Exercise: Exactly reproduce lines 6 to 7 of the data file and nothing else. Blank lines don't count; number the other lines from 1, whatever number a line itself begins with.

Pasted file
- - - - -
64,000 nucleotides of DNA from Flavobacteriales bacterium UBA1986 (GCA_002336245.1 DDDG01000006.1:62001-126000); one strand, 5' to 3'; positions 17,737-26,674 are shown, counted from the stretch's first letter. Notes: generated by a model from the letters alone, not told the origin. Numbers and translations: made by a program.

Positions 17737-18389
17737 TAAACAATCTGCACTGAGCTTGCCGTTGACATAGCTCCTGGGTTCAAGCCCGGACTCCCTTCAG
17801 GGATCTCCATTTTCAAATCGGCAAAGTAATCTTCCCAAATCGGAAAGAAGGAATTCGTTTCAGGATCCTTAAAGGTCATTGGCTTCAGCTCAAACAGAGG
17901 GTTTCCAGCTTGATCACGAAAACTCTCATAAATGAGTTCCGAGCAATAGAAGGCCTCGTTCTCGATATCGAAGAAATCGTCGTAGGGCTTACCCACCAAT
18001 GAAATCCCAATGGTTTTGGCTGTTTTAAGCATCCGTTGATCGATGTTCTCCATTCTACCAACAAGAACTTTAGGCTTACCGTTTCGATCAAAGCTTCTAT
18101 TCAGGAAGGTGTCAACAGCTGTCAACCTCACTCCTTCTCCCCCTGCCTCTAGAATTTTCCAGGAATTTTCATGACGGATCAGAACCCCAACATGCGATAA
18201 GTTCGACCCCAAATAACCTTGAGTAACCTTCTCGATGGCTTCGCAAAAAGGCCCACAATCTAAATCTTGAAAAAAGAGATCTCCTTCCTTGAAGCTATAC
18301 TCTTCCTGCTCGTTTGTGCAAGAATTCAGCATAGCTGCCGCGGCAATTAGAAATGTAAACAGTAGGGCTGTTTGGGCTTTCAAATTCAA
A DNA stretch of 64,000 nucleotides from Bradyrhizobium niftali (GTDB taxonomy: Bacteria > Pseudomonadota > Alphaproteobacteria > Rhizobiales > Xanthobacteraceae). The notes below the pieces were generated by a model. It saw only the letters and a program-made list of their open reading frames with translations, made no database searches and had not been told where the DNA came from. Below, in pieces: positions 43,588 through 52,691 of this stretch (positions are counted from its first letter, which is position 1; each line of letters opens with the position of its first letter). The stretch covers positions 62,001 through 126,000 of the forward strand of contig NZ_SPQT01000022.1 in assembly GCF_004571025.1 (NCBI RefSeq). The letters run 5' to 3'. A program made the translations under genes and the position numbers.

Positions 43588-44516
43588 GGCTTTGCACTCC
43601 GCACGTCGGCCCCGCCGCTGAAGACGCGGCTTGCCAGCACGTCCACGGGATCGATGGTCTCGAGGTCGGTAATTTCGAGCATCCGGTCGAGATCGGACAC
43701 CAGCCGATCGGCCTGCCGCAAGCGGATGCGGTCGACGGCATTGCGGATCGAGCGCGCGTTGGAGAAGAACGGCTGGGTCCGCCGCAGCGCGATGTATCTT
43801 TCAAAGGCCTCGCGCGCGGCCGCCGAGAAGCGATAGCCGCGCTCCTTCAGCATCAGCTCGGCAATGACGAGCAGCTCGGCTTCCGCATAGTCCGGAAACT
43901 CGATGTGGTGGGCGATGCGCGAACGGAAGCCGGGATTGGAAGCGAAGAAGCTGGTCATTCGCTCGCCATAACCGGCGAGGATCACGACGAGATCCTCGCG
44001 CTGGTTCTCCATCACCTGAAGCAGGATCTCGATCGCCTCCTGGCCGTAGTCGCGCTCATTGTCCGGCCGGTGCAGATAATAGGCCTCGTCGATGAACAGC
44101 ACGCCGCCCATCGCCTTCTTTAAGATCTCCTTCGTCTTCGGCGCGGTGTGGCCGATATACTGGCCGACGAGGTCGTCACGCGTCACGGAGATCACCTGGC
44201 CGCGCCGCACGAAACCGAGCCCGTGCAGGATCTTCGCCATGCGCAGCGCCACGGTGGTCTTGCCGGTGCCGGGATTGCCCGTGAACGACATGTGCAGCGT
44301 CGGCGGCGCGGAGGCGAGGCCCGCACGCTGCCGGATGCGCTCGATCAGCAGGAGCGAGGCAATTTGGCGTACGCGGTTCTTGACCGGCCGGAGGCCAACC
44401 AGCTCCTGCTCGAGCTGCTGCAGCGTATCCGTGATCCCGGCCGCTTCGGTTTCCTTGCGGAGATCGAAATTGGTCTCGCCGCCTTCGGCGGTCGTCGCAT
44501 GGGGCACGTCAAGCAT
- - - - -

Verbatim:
18001 GAAATCCCAATGGTTTTGGCTGTTTTAAGCATCCGTTGATCGATGTTCTCCATTCTACCAACAAGAACTTTAGGCTTACCGTTTCGATCAAAGCTTCTAT
18101 TCAGGAAGGTGTCAACAGCTGTCAACCTCACTCCTTCTCCCCCTGCCTCTAGAATTTTCCAGGAATTTTCATGACGGATCAGAACCCCAACATGCGATAA